Factors influencing the span of control:
Organizational Size and Span of Control:
- Small Businesses: May have fewer managers, leading to broader spans of control and less one-on-one support.
- Large Organizations: Often have more management layers, providing lower-level employees with more personalized support.
Complexity and Supervision Needs:
- Complex Roles: Require more supervision, reducing the span of control to ensure adequate support.
- Simplified Roles: May allow for a wider span of control.
Manager and Employee Skill Levels:
- Experienced Managers: Can handle a wider span of control effectively.
- Less Experienced Managers: Best suited to a narrower span of control.
- Junior Employees: Benefit from a narrow span of control for greater direction and support.
Departmentalization refers to how an organization breaks up employees into specialization groups.
Common Variations for Departmentalization:
- By Function: The usual approach in many organizations, such as marketing, HR, accounts payable, and sales.
- By Customer Profile, Location, Process, or Product: Alternative strategies for more tailored operational focus.
Key Benefits for Small Companies:
- Motivates employees by aligning them with specific goals.
- Enhances teamwork and mutual support within similar job roles.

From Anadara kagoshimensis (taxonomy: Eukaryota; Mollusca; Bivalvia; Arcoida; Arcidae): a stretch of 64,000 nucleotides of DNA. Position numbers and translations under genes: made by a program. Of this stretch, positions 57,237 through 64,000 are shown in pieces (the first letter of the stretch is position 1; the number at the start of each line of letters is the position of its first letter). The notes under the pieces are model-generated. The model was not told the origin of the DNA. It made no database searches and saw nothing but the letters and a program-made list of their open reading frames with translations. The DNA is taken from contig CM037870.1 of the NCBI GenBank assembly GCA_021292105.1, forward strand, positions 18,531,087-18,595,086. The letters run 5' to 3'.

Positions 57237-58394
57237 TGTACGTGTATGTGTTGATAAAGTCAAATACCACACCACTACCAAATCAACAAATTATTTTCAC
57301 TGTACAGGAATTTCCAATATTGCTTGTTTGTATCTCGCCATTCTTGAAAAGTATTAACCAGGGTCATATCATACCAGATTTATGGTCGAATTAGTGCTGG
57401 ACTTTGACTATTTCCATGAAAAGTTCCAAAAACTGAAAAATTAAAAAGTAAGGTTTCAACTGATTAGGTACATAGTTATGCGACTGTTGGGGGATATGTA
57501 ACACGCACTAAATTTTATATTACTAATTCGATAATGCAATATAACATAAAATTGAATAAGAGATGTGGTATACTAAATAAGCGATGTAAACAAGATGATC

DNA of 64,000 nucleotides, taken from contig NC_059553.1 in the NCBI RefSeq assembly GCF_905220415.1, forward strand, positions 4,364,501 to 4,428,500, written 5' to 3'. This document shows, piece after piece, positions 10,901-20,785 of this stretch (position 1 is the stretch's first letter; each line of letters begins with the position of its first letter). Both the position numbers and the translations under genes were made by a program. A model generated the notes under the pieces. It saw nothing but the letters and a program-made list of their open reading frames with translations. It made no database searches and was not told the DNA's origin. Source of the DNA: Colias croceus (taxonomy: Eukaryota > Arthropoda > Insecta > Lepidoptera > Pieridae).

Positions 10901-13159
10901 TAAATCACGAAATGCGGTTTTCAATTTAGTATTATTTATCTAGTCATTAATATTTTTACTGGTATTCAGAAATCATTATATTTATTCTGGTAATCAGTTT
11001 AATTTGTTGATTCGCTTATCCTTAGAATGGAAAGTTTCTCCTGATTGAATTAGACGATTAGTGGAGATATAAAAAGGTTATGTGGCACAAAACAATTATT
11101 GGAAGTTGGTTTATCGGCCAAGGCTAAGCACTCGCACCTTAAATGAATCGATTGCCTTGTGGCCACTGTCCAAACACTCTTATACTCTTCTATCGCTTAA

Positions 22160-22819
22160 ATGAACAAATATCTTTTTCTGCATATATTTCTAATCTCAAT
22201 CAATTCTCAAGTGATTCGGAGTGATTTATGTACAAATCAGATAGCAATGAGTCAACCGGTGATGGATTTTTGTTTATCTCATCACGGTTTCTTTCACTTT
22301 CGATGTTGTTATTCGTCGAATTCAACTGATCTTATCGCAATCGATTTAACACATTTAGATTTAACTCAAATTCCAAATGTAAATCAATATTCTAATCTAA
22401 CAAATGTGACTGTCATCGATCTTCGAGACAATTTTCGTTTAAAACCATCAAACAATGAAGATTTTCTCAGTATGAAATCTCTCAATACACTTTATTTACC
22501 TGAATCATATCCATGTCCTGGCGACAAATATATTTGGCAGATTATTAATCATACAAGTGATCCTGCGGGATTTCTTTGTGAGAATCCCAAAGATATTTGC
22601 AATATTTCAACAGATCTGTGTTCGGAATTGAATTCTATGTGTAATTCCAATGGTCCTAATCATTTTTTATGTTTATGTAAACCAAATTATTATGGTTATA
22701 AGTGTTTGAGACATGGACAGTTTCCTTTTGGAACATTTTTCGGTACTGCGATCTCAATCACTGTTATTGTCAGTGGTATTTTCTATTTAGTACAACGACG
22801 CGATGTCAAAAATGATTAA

- Increases focus and efficiency in achieving KPIs.
Chain of command
The chain of command is an organization’s hierarchy of reporting relationships. Sometimes known as the command structure, it demonstrates who reports to whom, and establishes a flow of communication for decision-making and approvals.
A traditional command structure:
|Chain of Command
|Develops and implements growth strategies.
Learns market trends to identify opportunities and threats.
Oversees middle management, aligning their objectives with company goals.
|- Chief executive officer (CEO)
- Chief operating officer (COO)
- EVP/SVP/VP (of: marketing, human resources, etc.)
Reports to Executive Management
|Focuses on achieving top-level management's goals.
Manages front-line employees and allocates resources.
Acts as a bridge between executive and individual contributors, ensuring goal alignment.
- Division manager
- General manager
Reports to Middle Management
|Perform the daily activities vital to the company.
Roles are industry-specific and focused.
Essential for executing the strategies and plans developed by higher management levels.
|- Office manager
- Product developer
- Project manager
- Human resources specialist
- Sales representative
Specialization is how job roles are tailored to specific tasks or functions.
- Benefit: specialized job roles allow for focused expertise and quick proficiency.
- Risk: building your organizational structure based on specialization can create silos and reducing inter-departmental communication.
Balance specialization with opportunities for cross-functional collaboration to prevent siloed operations and foster a cohesive team environment. It is part of the role of executives and sometimes middle management to ensure appropriate cross-functional collaboration.